UTC, the global timing reference, is calculated by atomic clocks on GNSS satellites. It is then checked by 70 physics institutions across the world, such as RISE (Research Institute of Sweden) and NPL (National Physics Laboratory) in the UK. This accurate timing allows a lot of industries to function.
In financial services, banks need accurate time to know what’s going on and to prevent errors. With millions of transactions occurring every day, if the time on two distributed servers is different by even a millisecond, the transaction’s timestamps become unreliable and transactions must be canceled. This is so important that in both Europe and the US, time synchronization is covered by stringent financial regulations, and failure to be in sync results in lost business and reputational damage.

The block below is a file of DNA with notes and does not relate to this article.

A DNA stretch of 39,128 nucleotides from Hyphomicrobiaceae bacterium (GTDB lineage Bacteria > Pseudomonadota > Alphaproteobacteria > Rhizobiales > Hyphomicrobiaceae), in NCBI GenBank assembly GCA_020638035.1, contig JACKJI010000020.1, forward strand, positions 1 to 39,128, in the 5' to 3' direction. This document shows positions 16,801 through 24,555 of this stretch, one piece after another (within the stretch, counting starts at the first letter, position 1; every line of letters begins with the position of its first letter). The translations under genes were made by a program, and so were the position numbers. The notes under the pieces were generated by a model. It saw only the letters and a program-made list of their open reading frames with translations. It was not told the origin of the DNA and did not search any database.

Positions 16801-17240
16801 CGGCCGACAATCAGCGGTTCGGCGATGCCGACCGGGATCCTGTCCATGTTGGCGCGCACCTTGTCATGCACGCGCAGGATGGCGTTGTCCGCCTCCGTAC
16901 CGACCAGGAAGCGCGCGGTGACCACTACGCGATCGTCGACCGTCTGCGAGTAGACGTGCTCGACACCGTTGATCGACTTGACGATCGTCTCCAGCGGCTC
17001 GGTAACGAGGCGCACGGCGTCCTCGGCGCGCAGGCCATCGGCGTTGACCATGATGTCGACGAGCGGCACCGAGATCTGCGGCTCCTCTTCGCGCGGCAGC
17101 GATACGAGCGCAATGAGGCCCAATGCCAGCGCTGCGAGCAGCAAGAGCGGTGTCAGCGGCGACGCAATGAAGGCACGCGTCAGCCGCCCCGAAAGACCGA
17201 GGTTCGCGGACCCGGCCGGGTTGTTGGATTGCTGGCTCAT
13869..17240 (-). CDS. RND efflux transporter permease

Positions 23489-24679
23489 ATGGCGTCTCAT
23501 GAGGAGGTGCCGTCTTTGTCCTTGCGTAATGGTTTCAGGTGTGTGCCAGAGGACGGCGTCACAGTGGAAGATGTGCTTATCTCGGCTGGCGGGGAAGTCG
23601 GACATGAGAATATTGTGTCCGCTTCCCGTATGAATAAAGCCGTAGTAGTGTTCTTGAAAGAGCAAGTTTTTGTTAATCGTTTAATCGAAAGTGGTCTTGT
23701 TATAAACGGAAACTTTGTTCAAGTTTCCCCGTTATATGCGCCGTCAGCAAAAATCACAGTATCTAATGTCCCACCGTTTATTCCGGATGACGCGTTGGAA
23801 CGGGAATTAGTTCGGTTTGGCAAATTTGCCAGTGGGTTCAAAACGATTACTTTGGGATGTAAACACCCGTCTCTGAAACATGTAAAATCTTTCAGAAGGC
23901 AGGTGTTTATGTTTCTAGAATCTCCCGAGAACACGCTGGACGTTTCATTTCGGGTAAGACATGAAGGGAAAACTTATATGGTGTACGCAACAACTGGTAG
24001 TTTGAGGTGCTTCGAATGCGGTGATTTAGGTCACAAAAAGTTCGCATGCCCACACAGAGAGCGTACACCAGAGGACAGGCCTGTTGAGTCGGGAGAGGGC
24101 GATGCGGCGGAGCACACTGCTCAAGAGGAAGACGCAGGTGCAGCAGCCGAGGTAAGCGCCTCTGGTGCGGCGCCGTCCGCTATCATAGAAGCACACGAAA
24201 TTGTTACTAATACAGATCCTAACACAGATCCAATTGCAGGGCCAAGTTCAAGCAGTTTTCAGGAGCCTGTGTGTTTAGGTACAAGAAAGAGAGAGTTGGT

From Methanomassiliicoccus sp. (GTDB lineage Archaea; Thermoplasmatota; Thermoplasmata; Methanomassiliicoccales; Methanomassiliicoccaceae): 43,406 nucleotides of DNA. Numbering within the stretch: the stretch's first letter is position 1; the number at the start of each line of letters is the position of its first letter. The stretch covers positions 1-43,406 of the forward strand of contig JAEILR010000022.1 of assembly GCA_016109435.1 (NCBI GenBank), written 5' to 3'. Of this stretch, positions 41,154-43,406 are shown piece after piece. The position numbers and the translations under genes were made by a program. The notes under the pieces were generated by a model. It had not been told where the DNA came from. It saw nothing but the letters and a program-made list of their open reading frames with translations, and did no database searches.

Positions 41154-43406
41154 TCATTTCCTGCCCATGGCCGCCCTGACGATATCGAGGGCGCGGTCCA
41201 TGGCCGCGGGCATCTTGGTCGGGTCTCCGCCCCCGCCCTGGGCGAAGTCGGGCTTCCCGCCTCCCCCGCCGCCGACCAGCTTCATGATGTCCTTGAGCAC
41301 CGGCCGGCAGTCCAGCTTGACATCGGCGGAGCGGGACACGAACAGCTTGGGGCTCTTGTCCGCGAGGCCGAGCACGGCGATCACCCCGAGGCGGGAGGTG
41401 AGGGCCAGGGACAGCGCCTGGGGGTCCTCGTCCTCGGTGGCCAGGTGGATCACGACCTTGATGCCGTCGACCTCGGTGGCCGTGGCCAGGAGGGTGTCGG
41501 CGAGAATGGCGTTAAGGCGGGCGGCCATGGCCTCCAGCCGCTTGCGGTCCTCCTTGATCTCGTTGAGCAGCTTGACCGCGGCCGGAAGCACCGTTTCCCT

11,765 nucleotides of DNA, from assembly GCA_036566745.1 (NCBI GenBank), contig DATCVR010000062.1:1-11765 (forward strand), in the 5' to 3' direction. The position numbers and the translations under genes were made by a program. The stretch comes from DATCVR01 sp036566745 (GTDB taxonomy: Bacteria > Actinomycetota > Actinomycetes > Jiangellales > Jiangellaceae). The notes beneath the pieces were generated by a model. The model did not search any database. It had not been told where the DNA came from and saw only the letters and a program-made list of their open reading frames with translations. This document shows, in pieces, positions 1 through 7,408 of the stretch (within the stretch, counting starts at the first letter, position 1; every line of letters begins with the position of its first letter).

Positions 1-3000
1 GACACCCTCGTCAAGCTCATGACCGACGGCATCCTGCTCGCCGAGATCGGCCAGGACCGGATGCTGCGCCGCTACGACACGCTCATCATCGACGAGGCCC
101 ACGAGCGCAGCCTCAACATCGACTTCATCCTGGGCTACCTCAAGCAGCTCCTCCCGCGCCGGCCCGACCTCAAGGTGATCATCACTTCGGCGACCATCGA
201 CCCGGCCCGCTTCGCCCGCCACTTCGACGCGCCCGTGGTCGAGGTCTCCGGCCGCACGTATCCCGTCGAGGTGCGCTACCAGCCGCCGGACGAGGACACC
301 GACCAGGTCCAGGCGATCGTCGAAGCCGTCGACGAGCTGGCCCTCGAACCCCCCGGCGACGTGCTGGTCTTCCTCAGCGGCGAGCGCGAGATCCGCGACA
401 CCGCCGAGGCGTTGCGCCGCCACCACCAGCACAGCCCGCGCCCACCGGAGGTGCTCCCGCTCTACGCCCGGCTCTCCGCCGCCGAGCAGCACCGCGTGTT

IoT (Internet of Things) is another industry that deeply relies on precision timing. If the GNSS signal to a driverless car suddenly failed, the vehicle would struggle to access highly accurate timing. This could cause different components in the car’s autopilot system to become unsynchronized or delayed and cause the car to malfunction.
A recent study by the British government found that sustained disruption to GNSS would cost the UK £1 billion per day. It is unsurprising the global governments are looking for solutions. In 2020, the U.S. government released an Executive Order to ‘Strengthen National Resilience through Responsible Use of Positioning, Navigation, and Timing Services’, and followed up in 2021 with Space Policy Directive 7, requiring critical infrastructure to have alternatives to GNSS. The same year, the UK government announced that it would be looking into a ‘National Timing Centre’, which would research how to make the UK less reliant on GNSS.
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Resilient technologies for PNT
As these investigations take place, governments and corporations must look towards existing resilient PNT technologies. In recent years solutions have been developed that provide a highly precise time that is also resilient to GNSS failure.